Current monitoring technologies are unable to detect early, compensatory changes that are associated with significant blood loss. We previously introduced a novel algorithm to calculate the Compensatory Reserve Index (CRI) based on the analysis of arterial waveform features obtained from photoplethysmogram recordings. In the present study, we hypothesized that the CRI would provide greater sensitivity and specificity to detect blood loss compared with traditional vital signs and other hemodynamic measures. Continuous noninvasive vital sign waveform data, including CRI, photoplethysmogram, heart rate, blood pressures, SpO2, cardiac output, and stroke volume, were analyzed from 20 subjects before, during, and after an average controlled voluntary hemorrhage of ∼1.2 L of blood. Compensatory Reserve Index decreased by 33% in a linear fashion across progressive blood volume loss, with no clinically significant alterations in vital signs. The receiver operating characteristic area under the curve for the CRI was 0.90, with a sensitivity of 0.80 and specificity of 0.76. In comparison, blood pressures, heart rate, SpO2, cardiac output, and stroke volume had significantly lower receiver operating characteristic area under the curve values and specificities for detecting the same volume of blood loss. Consistent with our hypothesis, CRI detected blood loss and restoration with significantly greater specificity than did other traditional physiologic measures. Single measurement of CRI may enable more accurate triage, whereas CRI monitoring may allow for earlier detection of casualty deterioration.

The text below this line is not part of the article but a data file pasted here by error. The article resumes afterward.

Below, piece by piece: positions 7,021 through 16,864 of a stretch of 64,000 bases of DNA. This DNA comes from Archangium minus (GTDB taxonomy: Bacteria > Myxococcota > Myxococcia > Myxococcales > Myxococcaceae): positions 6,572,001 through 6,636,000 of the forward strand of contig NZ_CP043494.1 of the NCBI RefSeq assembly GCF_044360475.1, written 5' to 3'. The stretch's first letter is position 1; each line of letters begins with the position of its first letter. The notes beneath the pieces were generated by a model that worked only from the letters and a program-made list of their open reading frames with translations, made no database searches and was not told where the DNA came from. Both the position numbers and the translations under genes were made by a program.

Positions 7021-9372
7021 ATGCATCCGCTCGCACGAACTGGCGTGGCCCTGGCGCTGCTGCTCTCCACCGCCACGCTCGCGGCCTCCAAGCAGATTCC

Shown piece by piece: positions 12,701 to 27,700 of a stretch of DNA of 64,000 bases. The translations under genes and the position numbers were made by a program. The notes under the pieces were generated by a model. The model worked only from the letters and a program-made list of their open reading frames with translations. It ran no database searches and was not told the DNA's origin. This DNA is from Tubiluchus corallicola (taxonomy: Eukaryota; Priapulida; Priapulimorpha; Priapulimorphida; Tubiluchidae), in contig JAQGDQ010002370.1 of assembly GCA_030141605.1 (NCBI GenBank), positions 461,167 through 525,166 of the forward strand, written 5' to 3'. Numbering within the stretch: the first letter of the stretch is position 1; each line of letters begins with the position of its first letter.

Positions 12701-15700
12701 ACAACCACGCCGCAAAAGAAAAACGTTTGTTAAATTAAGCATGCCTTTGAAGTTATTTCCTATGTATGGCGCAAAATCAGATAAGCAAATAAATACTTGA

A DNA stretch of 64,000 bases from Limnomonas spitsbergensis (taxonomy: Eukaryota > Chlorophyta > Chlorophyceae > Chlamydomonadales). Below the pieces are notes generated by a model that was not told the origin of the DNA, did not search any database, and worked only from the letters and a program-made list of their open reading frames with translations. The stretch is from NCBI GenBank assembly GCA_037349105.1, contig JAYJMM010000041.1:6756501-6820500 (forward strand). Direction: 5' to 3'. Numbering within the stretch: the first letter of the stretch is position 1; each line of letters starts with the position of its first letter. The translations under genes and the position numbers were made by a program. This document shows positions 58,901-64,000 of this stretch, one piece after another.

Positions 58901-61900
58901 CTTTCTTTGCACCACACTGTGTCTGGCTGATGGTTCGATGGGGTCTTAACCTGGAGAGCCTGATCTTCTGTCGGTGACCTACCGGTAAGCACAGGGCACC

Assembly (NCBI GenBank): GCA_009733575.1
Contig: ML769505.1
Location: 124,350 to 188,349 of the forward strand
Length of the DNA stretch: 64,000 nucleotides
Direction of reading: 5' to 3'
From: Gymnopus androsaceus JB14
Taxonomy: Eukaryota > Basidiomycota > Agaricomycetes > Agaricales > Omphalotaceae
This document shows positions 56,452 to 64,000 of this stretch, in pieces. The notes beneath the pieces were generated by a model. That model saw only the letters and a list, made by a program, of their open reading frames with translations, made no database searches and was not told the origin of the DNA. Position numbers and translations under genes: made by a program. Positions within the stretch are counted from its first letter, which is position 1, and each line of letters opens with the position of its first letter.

*US Army Institute of Surgical Research, JBSA Fort Sam Houston, Texas; †Medical Research & Materiel Command, Fort Detrick, Maryland; ‡CliniMark, Denver; §Flashback Technologies Inc, Boulder; ∥University of Colorado, Aurora, Colorado; ¶Human Pharmacology & Physiology Lab, Duke University Medical Center, Durham, North Carolina
Received 1 Oct 2014; first review completed 27 Oct 2014; accepted in final form 17 Dec 2014
Address reprint requests to Victor A. Convertino, PhD, US Army Institute of Surgical Research JBSA Fort Sam Houston, TX 78234. E-mail: email@example.com.
This research was supported in part by funding from the US Army Medical Research and Materiel Command Combat Casualty Research Program (under grants W81XWH-09-1-0750, W81XWH-09-C-0160, W81XWH-11-2-0091, W81XWH-11-2-0085, and W81XWH-12-2-0112) and the US Army Small Business Innovative Research program. This study was also supported in part by a postdoctoral fellowship provided by the Oak Ridge Institute of Science and Education.
G.Z.G. and J.M. codeveloped the CRI model used in this study. S.L.M. is a cofounder and medical consultant to Flashback Technologies, Inc. V.A.C., J.T.H., C.H-L., S.C., P.B., and D.B.M. have disclosed no conflicts of interest.
The opinions or assertions contained herein are the private views of the author and are not to be construed as official or as reflecting the views of the Department of the Army or the Department of Defense.